I also strongly suspect that part of the three verses, of which I speak, should be read in parenthesis thus:—" But manifest are the works of the flesh (such as these, fornication, uncleanness, lasciviousness, idolatry, witchcraft, &c.) which I forewarn you, as I have in time past, that they who practise such things shall not inherit the kingdom of God." I am led to this view of the

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passage, from observing, that some kind of emphasis is intended to be laid on φανερά, mani

fest ;" for, if not, that word is of no use. To say, simply, “ Now the works of the flesh are manifest, which are, fornication, uncleanness," &c. is the same thing as to say, the works of the flesh are, fornication, uncleanness," &c. But to say, “MANIFEST are the works of the flesh, which, I forewarn you, as I have before done, that they who do such things shall not INHERIT the kingdom of God,” is to refer them to some open record, in which it is expressly declared or shown or manifested, that they who do such things are excluded from that inheritance. Such I think is probably the intention of the

passage; the association that has been pointed out, of these works excluding from the inheritance, will go far to prove that the Apostle had in his eye the passage that has been referred to in the Apocalypse. And this is rendered the more likely from the circumstance that he has made the same use of this passage in other epistles.

and if so,

§ 11. Of Evidence furnished by the Epistles to the

Thessalonians.

In the first Epistle to the Thessalonians are several expressions, which, if we believe that the writer often has allusions to the Apocalypse in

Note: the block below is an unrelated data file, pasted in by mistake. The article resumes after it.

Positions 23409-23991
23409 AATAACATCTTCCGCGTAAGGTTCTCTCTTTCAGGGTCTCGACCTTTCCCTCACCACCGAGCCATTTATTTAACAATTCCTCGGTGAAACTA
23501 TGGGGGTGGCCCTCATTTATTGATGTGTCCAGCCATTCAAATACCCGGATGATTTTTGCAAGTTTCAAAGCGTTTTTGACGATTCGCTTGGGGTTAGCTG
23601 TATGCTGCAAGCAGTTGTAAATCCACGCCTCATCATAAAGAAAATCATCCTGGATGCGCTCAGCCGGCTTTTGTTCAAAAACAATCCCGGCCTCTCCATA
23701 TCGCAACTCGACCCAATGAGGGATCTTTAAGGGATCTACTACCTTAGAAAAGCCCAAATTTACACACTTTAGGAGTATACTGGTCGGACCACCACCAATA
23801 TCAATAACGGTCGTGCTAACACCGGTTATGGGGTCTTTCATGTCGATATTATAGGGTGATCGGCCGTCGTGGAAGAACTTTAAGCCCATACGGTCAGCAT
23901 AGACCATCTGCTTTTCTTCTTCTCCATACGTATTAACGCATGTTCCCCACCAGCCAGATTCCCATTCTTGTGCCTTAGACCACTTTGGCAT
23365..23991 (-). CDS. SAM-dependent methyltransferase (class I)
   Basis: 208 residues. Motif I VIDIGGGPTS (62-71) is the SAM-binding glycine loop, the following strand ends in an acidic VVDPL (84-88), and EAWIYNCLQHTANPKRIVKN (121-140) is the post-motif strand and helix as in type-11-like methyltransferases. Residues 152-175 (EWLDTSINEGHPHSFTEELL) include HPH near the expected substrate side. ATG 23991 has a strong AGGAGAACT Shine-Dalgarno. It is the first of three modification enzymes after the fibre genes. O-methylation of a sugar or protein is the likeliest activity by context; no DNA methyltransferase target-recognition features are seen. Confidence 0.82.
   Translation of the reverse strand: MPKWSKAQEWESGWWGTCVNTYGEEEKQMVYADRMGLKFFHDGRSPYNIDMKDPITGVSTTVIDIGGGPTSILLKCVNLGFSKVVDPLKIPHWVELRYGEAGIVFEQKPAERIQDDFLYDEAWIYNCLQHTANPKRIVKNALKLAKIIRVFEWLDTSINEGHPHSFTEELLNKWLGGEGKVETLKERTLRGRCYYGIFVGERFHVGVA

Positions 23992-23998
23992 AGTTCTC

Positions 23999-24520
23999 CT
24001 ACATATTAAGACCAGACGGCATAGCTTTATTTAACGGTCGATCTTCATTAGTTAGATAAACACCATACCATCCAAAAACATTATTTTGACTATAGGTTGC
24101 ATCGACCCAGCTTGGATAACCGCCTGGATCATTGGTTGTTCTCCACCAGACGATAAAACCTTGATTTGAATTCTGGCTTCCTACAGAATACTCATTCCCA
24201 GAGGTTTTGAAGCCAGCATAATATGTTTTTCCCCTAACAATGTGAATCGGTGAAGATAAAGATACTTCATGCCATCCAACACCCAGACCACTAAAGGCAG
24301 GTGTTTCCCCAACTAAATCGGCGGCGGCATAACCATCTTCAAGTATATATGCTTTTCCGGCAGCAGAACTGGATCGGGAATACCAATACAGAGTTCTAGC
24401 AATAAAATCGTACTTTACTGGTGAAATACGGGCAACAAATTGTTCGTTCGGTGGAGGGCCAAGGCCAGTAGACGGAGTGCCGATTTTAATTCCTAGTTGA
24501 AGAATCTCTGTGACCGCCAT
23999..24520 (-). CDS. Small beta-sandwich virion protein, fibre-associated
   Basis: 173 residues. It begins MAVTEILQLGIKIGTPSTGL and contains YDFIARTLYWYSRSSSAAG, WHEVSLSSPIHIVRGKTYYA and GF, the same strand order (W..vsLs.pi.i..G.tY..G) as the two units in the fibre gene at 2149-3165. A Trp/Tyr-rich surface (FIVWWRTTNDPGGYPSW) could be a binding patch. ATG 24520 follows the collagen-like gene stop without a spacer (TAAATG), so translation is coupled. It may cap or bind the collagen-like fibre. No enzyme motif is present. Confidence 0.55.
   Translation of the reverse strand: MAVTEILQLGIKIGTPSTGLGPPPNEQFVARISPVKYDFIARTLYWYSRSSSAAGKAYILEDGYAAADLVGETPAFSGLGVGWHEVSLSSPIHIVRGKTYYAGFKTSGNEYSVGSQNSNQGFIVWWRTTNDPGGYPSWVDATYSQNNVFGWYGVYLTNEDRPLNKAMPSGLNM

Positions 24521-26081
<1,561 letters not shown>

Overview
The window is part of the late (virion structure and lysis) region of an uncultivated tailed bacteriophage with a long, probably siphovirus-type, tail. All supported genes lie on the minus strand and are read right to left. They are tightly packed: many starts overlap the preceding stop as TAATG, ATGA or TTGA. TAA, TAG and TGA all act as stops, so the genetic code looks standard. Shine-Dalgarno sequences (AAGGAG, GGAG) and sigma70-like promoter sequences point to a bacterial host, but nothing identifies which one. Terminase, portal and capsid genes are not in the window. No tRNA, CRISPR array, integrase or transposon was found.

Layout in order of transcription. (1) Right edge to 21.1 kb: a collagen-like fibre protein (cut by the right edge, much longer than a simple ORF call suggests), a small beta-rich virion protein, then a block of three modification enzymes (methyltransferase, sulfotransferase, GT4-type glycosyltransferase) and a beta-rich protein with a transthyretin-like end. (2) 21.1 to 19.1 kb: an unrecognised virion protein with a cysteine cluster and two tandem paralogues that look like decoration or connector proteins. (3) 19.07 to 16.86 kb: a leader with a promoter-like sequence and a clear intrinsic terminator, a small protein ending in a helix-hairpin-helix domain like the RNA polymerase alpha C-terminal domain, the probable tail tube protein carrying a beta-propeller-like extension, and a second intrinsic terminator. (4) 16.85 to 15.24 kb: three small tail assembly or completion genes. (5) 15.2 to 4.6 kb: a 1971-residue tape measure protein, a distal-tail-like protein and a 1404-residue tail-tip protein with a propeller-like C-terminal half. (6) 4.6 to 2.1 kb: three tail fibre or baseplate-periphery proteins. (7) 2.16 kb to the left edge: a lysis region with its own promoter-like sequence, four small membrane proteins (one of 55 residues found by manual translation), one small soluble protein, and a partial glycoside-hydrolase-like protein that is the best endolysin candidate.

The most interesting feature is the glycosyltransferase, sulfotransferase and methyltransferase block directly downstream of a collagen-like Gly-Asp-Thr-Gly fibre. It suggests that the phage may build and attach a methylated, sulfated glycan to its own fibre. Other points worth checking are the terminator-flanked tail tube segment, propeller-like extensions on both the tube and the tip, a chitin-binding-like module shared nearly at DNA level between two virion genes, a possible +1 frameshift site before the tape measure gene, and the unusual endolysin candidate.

his other epistles, we can hardly have reason to doubt have reference to the contents of that prophecy. These believers had turned to GOD from idols, to serve the living and true God, and to wait for his son from heaven, whom he raised from the dead, Jesus who delivereth us from tñs οργής, της έρχομένης THE WRATH, THE COMING [wrath] ch. i. 10. That is, they were not of the number of those who shall call to mountains and rocks to hide them from της οργής THE WRATH of the Lamb, when, the great day, rñs ópyñs attoo OF HIS WRATH, IS COME. Again and again he speaks of the coming of the Lord, Jesus CHRIST. ii. 19, iii. 13. In the latter verse this coming is, " with all toy ayiwy autoŨ THE HOLY ONES of him (his saints)”-see Rev. ch. xx. 4: and, in the fourth chapter, he again brings to their recollection the Lord's coming, as a matter of consolation respecting those who sleep in JESUS : "them who sleep in Jesus will God hring with him: for this we certify to you, BY THE WORD “Of The Lord, that we the living who remain at the coming of the LORD, shall not precede them " who are asleep. For The LORD himself will descend from heaven with a shout, with the voice

of an Archangel, and with the trumpet of God, “ and the dead in Christ shall rise first: then we,

the living, who remain, shall be caught up together " with them in the clouds to meet the LORD in the